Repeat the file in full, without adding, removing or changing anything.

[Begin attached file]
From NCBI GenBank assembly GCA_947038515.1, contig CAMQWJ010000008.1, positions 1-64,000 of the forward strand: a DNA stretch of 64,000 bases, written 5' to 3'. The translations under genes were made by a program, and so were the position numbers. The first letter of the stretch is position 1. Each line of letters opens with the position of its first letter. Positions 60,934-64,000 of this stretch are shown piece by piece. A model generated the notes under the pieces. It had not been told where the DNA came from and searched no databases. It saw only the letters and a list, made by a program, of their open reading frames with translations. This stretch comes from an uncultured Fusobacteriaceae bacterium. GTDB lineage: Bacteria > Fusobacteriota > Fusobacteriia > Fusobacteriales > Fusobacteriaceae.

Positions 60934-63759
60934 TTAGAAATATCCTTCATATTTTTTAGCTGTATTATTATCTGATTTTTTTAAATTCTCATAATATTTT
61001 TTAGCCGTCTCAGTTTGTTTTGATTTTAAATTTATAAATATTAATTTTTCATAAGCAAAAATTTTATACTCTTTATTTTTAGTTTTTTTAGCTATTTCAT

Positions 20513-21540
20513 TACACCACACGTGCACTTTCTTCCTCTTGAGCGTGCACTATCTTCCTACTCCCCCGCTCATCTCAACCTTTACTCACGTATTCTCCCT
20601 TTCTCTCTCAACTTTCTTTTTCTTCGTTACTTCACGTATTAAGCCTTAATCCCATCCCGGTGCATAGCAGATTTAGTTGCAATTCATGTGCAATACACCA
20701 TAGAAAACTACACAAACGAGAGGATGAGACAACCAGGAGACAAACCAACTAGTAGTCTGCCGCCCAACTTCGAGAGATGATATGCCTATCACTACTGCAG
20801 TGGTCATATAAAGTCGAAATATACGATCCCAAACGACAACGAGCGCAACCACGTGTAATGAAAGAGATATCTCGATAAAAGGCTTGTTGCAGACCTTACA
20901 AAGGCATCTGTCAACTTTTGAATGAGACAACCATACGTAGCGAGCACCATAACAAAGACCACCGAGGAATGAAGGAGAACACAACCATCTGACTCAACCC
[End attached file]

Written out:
From NCBI GenBank assembly GCA_947038515.1, contig CAMQWJ010000008.1, positions 1-64,000 of the forward strand: a DNA stretch of 64,000 bases, written 5' to 3'. The translations under genes were made by a program, and so were the position numbers. The first letter of the stretch is position 1. Each line of letters opens with the position of its first letter. Positions 60,934-64,000 of this stretch are shown piece by piece. A model generated the notes under the pieces. It had not been told where the DNA came from and searched no databases. It saw only the letters and a list, made by a program, of their open reading frames with translations. This stretch comes from an uncultured Fusobacteriaceae bacterium. GTDB lineage: Bacteria > Fusobacteriota > Fusobacteriia > Fusobacteriales > Fusobacteriaceae.

Positions 60934-63759
60934 TTAGAAATATCCTTCATATTTTTTAGCTGTATTATTATCTGATTTTTTTAAATTCTCATAATATTTT
61001 TTAGCCGTCTCAGTTTGTTTTGATTTTAAATTTATAAATATTAATTTTTCATAAGCAAAAATTTTATACTCTTTATTTTTAGTTTTTTTAGCTATTTCAT

Positions 20513-21540
20513 TACACCACACGTGCACTTTCTTCCTCTTGAGCGTGCACTATCTTCCTACTCCCCCGCTCATCTCAACCTTTACTCACGTATTCTCCCT
20601 TTCTCTCTCAACTTTCTTTTTCTTCGTTACTTCACGTATTAAGCCTTAATCCCATCCCGGTGCATAGCAGATTTAGTTGCAATTCATGTGCAATACACCA
20701 TAGAAAACTACACAAACGAGAGGATGAGACAACCAGGAGACAAACCAACTAGTAGTCTGCCGCCCAACTTCGAGAGATGATATGCCTATCACTACTGCAG
20801 TGGTCATATAAAGTCGAAATATACGATCCCAAACGACAACGAGCGCAACCACGTGTAATGAAAGAGATATCTCGATAAAAGGCTTGTTGCAGACCTTACA
20901 AAGGCATCTGTCAACTTTTGAATGAGACAACCATACGTAGCGAGCACCATAACAAAGACCACCGAGGAATGAAGGAGAACACAACCATCTGACTCAACCC